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Fallen Nature, Fallen SelvesEarly Modern French Thought II$
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Michael Moriarty

Print publication date: 2006

Print ISBN-13: 9780199291038

Published to Oxford Scholarship Online: September 2007

DOI: 10.1093/acprof:oso/9780199291038.001.0001

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La Rochefoucauld on Interest and Self–Love

La Rochefoucauld on Interest and Self–Love

(p.225) 4 La Rochefoucauld on Interest and Self–Love
Fallen Nature, Fallen Selves

Michael Moriarty (Contributor Webpage)

Oxford University Press

La Rochefoucauld’s work is difficult to place ideologically: it shows affinities with Augustinian thought but also with secular thinkers and the preoccupations of court culture. Early responses to his work reflect this difficulty. Given the changes over time to the text of the Maximes, it is perhaps impossible to give a satisfactory account of the relationship in his thought between self-love and the pursuit of self-interst. In an early fragment, later discarded from the Maximes, he presents self-love (in a manner echoed by psychoanalysis) as a narcissistic delusional force, driving us into conflict with others and distorting our relationships with the objects of our desire. However, in a later text, he offers a more morally neutral account of self-love, allowing us to distinguish true friendship from false.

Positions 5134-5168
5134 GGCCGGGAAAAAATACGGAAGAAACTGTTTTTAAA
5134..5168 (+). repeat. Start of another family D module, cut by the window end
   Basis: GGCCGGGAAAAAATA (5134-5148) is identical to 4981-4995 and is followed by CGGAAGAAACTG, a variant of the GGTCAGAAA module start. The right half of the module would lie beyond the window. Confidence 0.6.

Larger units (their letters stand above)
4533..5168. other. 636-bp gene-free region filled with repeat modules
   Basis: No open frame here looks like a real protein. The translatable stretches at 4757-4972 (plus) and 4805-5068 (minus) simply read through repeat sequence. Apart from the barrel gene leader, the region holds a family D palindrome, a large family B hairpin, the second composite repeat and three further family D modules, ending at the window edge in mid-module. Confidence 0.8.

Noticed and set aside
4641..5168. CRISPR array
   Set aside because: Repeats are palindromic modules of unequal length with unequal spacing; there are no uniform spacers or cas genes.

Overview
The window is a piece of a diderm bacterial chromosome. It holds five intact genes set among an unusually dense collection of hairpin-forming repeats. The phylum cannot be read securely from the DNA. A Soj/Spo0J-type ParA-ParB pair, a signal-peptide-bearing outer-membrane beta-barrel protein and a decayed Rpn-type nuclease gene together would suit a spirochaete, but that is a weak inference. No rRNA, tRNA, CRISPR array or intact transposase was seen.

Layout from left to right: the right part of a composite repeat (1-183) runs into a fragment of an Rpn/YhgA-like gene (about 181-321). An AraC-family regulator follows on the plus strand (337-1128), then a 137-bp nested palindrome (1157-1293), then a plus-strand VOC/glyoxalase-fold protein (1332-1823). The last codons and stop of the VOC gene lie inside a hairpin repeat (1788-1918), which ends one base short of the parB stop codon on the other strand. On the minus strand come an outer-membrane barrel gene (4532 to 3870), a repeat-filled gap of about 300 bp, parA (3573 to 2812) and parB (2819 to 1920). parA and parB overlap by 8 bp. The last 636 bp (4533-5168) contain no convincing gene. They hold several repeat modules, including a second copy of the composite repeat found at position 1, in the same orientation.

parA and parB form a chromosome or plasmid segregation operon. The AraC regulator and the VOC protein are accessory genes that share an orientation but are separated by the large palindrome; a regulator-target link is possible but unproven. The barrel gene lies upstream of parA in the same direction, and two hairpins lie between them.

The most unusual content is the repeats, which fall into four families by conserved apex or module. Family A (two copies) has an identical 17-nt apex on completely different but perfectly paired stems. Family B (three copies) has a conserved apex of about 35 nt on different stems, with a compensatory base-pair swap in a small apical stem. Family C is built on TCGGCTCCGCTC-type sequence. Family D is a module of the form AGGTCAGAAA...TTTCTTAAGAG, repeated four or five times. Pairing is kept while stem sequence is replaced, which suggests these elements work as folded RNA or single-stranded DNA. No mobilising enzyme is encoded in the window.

Keywords:   Jacques Esprit, Jacques Lacan, love, friendship

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